I should be more familiar with the geography of South Dakota since I grew up in the far northwest corner of Iowa, but I rarely crossed the Missouri River except for a few plane trips to the west coast, Colorado, and Vegas. There are pictures of me visiting the Black Hills as a child but the only thing I can recall are sepia-tinted memories of Jellystone Park and catching guppies in a stream near our campsite. On this most recent visit I saw how close Sturgis and the Black Hills were to Wyoming, and during the planning stages of our trip it was decided that our last full day was to be spent exploring Devils Tower National Monument. I was excited because after a few days of heavy drinking amidst the leather clad throng it was time to get away from the high-octane exhaust and see a bit of God’s Country ©.
We awoke and performed our morning ablutions then grabbed the dog, filled the cooler, and took to the road. About 500 yards from the campsite R realised that he had forgotten part of his chewing apparatus so i figured we would be turning back but he said to hell with it along with something else about eating soft foods for the rest of the day – real men don’t turn back. So there we were, four people and one dog, minus 1/10th of our teeth, barreling down the road in R’s souped up Chevy Denali pick-up to our first destination – Deadwood, SD for breakfast.
Deadwood was settled illegally in the 1870s by men seeking out gold in the Black Hills, which was then part of the Lakota indian territory and therefore off-limits to settlement by the white man. Originally it was just a mining camp but soon after it started to boom a few enterprising young men brought to the town the most important trappings of modern life at the time – gambling and prostitutes. It was during these years that Deadwood achieved its reputation of being a lawless town full of thieves and murderers and whores and interestingly enough it is the time we most enjoy hearing about. That says a lot about our collective interests, doesn’t it? Today, Deadwood’s population is around 1,270 people down from 5,000+ during its heydey and would be considered by today’s standards to be downright Rotarian. During the Sturgis Rally it serves as an overflow for bikers as well as a picturesque destination for a ride around the countryside; during the rest of the year it is a vacation destination for those seeking to explore the natural beauty of the Black Hills. Gambling is still allowed in Deadwood and the cafe that we ate at during our visit was also a casino but it was undergoing renovations so I was unable to pull the one-armed bandit while waiting for my breakfast burger. Sadly, the last prostitutes were run out of town during a raid in 1980 ending a proud Deadwood tradition that stretched for over a hundred years. I didn’t get a good enough photo to show here because during the early morning hours Deadwood sort of looks like the Western Town at your local Six Flags so here is one I found online to give you an idea of what it looks like when it is all lit up and glorious.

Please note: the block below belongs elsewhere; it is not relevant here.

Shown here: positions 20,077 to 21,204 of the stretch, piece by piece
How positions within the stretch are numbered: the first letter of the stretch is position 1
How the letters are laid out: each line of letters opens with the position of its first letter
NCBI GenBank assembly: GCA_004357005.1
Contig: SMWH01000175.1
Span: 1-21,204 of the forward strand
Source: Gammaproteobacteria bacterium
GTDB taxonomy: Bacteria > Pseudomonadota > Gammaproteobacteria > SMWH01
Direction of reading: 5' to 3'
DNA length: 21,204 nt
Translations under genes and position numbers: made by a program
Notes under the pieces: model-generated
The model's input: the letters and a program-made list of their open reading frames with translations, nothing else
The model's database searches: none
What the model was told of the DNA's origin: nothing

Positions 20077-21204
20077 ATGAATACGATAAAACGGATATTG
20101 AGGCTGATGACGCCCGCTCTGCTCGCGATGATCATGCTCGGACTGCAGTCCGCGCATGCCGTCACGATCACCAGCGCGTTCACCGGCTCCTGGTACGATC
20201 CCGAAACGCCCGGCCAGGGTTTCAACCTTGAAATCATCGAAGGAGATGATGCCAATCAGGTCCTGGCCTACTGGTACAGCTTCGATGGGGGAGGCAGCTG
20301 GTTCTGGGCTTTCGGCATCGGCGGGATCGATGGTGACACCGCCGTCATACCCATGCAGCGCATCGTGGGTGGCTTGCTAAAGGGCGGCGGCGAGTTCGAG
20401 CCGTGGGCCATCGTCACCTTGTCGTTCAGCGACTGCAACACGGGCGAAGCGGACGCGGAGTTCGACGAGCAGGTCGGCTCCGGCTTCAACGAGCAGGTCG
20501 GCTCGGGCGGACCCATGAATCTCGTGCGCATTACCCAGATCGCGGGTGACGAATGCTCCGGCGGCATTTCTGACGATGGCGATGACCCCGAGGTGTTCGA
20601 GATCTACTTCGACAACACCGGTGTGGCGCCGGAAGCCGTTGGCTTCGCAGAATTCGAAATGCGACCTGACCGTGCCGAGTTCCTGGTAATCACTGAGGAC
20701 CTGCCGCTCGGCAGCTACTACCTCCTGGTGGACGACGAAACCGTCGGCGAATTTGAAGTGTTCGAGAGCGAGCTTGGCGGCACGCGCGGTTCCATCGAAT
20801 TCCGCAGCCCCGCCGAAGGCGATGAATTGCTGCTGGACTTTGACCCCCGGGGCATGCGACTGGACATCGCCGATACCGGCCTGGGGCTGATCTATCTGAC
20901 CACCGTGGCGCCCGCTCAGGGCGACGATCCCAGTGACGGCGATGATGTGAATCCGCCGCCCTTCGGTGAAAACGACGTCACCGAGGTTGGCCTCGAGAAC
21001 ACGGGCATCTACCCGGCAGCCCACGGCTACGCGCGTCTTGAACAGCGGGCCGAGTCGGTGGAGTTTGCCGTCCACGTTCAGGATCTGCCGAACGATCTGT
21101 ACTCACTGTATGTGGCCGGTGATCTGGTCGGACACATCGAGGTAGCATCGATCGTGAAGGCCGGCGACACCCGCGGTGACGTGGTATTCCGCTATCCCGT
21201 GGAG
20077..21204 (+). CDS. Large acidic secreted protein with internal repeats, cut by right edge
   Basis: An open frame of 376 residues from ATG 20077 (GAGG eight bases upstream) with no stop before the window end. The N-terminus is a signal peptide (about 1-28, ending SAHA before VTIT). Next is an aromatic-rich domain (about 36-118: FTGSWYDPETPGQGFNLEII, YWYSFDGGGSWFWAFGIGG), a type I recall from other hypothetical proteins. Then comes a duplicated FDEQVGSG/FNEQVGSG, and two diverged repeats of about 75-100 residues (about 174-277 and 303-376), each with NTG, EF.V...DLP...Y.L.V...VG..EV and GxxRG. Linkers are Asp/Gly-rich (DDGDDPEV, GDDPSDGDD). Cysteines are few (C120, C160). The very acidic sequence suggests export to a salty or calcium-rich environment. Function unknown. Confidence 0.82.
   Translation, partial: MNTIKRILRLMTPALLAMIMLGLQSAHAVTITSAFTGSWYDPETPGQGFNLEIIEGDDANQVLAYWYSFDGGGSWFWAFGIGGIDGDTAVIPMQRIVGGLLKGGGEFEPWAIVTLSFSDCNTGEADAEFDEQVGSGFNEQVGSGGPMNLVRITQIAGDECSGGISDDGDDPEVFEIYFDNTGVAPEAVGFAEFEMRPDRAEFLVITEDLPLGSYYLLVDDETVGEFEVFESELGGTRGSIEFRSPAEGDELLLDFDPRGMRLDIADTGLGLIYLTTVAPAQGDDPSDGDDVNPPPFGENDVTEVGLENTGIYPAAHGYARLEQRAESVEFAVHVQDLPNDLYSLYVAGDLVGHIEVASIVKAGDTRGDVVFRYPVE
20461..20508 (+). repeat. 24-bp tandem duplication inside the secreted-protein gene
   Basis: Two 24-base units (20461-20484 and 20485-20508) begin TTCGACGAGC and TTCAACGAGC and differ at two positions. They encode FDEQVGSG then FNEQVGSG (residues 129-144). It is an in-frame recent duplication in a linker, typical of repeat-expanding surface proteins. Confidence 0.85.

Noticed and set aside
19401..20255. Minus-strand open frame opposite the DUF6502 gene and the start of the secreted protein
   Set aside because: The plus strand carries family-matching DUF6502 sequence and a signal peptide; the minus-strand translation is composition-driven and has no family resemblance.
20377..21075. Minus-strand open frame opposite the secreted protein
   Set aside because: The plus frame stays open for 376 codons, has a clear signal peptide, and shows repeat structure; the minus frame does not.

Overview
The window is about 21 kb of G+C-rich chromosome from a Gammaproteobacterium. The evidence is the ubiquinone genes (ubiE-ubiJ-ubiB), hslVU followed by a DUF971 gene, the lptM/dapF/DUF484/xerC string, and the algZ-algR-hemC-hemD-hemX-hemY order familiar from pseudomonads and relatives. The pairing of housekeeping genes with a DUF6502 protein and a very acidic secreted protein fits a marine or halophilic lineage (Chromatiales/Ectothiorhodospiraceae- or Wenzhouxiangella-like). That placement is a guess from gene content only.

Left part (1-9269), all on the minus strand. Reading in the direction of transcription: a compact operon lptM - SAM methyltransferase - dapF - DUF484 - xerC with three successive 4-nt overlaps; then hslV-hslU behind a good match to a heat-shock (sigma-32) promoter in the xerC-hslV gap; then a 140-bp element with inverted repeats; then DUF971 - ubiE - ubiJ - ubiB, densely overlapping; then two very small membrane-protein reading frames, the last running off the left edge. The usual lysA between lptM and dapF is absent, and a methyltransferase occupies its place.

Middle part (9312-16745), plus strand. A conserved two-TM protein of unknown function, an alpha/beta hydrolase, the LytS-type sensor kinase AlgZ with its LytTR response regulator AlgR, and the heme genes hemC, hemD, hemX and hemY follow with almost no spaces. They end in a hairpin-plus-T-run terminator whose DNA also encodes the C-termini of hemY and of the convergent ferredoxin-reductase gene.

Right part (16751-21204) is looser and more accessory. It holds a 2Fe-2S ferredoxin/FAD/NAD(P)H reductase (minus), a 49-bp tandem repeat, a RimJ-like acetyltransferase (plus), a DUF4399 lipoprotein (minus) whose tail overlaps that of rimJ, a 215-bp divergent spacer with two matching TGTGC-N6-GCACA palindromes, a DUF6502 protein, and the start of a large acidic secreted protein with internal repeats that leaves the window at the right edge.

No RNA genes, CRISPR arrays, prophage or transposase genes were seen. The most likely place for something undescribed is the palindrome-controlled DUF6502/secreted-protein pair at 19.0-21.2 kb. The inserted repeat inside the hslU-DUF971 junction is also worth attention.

Once we finished our breakfast and walked the dog we girded our loins for the drive into Wyoming. R’s truck, formerly used as an escort vehicle for wide-loads, is outfitted to the nines with all manner of (GPS/CB-Radio/Laptop) equipment so sitting in the passenger seat is a very crowded affair, but the worst part of all is that this stuff serves to constantly distract the driver. R is a professional truck driver and has been for decades but if he’s not messing with the GPS or climate controls he is turning to look at us when he talks or petting the dog, who can’t seem to sit still nor can she realize that what she is doing is giving me and Blondie a collective heart attack. The relaxing drive I imagined where I could point the camera out the window was spent rather with one hand on the Oh-Shit handle and an eye on the road looking out for our forthcoming doom. The only person other than the dog who wasn’t worried about veering into oncoming traffic was K, who has ridden shotgun with R for thirty years and has either trust in his ability to avoid calamity or developed the greatest poker face known to man. Eventually the dog settled into her niche, we got the temperature just right, and the road straightened out so we could relax and look at the countryside. (NOTE – the drive back at the end of the day was a relaxed affair so I believe that my initial nervousness was from rarely riding long distances with R rather than him being a crazy man behind the wheel – I trust his skills completely)
The rugged landscape of the Black Hills slowly gives way to the high plains allowing for stunning vistas in all directions. One only has to squint and look away from the road to see what it must have looked like when the main mode of transportation was the horse or a long and lonely walk. It doesn’t take a genius to see why the original inhabitants of this land fought so hard to keep it.